Warner Bros 2015 Movie Slate

Object Lessons in Box Office Failure

Part I of a multi-part series on why movies fail at the box office

Financial data sourced from publicly available information

Movies fail because the story doesn’t work. 

For our purposes, a story works if the movie succeeds at the box office.

Critical acclaim and winning awards is great but if people aren’t lining up at the box office then something’s wrong with the story.

Having wonderful characters, distinctive dialogue and a meaningful theme might get your movie into film festivals but it’s not enough to get you an audience.

Since story is everything, the screenplay should be everything. After all, the screenplay is the blueprint for the movie isn’t it?

Not quite.

Here’s the problem: an engineer can look at a blueprint for a building and tell you if it’s going to collapse or not. The blueprint for a movie doesn’t have the same authority. That’s because there are accepted engineering principles about why buildings collapse but in the movie business the accepted principle is that nobody knows anything.

Which is why so many movies start production with a flawed blueprint and why the 2015 Warner Bros slate of movies is such a great object lesson for why movies fail at the box office.

The losses on their bigger budget movies like Jupiter Ascending, Pan, In The Heart of the Sea and The Man from Uncle probably ran to hundreds of millions. The lower budget movies like Run All Night, Our Brand Is Crisis and Black Mass must have also suffered losses and some of the movies they distributed, like Point Break, Hot Pursuit and Entourage, would have contributed to the financial damage as well.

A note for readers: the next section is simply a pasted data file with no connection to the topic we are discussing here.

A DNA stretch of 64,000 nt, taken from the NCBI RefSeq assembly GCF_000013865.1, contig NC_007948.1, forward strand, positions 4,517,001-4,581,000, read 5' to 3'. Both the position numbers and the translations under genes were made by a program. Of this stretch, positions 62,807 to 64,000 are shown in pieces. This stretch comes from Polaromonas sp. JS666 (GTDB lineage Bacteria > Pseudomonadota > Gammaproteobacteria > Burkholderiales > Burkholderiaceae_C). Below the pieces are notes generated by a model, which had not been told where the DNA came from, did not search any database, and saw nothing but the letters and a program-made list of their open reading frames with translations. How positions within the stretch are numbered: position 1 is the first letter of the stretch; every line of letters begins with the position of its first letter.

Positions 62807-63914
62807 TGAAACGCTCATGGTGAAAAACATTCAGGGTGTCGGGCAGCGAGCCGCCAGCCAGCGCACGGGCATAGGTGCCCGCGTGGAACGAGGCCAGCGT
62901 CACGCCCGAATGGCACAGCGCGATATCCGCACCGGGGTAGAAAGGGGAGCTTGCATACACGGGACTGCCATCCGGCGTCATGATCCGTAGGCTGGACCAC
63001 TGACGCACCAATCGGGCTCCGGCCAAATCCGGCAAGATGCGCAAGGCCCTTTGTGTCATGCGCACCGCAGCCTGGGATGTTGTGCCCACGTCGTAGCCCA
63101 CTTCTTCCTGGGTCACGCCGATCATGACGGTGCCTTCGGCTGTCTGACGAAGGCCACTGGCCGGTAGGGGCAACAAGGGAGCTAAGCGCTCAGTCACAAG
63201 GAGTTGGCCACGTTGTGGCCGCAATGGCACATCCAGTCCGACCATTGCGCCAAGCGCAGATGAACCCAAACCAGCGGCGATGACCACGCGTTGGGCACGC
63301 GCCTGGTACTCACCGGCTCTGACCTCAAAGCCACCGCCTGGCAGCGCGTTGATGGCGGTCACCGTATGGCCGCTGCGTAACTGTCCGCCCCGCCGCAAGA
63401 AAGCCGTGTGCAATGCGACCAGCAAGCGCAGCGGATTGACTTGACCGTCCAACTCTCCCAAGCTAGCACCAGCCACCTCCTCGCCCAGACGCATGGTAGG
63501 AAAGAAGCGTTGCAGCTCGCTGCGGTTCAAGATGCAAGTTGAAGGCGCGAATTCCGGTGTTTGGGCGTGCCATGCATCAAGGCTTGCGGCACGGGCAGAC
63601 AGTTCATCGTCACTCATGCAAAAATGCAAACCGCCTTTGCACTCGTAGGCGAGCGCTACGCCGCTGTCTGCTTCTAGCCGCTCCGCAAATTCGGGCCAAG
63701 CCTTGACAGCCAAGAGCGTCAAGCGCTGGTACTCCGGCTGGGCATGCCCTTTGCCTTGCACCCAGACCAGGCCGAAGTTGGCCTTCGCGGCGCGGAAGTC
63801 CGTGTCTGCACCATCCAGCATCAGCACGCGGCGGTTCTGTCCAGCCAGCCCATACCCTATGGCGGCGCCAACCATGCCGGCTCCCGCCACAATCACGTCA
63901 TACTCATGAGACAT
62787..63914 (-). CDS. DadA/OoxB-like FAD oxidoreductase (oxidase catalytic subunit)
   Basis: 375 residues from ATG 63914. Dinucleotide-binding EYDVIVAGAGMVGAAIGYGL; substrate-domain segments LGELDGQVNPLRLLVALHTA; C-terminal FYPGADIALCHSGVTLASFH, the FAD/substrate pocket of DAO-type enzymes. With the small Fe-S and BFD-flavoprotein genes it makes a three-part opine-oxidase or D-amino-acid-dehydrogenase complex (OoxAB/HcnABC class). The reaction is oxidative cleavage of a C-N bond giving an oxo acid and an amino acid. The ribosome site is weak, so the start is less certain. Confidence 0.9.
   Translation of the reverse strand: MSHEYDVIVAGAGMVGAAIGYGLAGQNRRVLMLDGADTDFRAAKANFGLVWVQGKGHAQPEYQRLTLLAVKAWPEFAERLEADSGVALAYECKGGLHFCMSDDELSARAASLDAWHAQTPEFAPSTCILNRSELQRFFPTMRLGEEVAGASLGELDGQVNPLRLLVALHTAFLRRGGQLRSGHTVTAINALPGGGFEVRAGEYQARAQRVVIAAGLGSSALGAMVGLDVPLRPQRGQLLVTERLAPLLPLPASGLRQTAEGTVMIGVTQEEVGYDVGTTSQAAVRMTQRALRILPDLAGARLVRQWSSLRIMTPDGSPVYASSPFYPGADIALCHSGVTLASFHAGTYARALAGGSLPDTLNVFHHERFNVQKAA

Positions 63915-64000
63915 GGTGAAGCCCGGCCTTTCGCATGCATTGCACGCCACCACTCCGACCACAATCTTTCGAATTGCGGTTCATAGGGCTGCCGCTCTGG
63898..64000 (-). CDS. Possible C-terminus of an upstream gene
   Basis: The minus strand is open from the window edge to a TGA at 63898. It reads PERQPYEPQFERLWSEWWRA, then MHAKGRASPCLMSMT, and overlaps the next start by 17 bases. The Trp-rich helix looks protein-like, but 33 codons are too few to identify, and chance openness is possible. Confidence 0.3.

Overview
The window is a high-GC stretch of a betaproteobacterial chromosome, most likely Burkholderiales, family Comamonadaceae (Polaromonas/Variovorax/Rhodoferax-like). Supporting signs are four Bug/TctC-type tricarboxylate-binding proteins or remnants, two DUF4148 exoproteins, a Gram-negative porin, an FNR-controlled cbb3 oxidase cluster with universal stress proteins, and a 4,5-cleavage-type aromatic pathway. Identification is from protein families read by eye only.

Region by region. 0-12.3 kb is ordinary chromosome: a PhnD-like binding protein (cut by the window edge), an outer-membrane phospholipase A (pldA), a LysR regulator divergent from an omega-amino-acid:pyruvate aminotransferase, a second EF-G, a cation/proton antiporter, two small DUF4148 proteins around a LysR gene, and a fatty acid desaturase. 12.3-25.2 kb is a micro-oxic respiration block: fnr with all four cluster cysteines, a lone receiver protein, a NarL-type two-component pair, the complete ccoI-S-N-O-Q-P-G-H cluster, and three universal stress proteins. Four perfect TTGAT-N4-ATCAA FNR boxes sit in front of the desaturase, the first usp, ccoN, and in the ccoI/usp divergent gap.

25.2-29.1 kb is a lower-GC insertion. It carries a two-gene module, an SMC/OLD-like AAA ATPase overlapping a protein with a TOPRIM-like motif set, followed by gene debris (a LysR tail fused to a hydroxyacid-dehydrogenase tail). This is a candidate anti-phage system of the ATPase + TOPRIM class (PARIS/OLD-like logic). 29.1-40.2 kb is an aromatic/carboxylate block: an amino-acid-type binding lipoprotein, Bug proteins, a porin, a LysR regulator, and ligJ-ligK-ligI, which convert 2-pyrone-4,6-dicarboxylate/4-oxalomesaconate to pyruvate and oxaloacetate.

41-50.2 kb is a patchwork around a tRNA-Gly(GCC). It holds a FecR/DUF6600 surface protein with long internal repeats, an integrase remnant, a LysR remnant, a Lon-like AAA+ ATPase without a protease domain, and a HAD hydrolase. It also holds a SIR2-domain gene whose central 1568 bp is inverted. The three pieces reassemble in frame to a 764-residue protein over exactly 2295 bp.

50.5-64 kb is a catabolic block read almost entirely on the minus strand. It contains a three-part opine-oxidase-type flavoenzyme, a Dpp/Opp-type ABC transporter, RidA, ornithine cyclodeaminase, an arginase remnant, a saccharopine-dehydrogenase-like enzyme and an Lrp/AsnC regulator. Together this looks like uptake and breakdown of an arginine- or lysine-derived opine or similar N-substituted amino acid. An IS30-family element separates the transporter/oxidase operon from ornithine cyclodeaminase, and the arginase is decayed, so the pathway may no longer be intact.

We all make mistakes, but the real issue is this: could the box office failures have been avoided?

The bad news is every single one of the failed movies has exactly the same flaw.  The good news is every single one of the failed movies has exactly the same flaw – and they all could have been fixed.

The flaw in these movies isn’t what reviewers and critics write about.  And it isn’t what development executives and script consultants give notes about either – obviously, otherwise the screenplays would have been fixed before production.

The flaw is about the one thing that’s always there in hit movies, and always missing in movies that fail.

The following articles are a kind of engineering report on five of the failed movies: Jupiter Ascending, Pan, Run All Night, In The Heart of the Sea and Our Brand Is Crisis.  These movies represent five different genres across different budget ranges but they all failed because their blueprint didn’t have the one thing.

The first article looks at how the one thing worked in some hit movies and then we look at each of the five movies in detail.

Next up: Why Movies Fail at the Box Office – The One Thing That Makes All The Difference


This is a multi-part series on why movies fail at the box office:

Part I: Warner Bros 2015

Part II: Creating Hit Movies – The One Thing That Makes All the Difference

Part III: Jupiter Ascending

Part IV: Pan

Part V: Run All Night

Part VI: In the Heart of the Sea

Part VII: Our Brand Is Crisis

 

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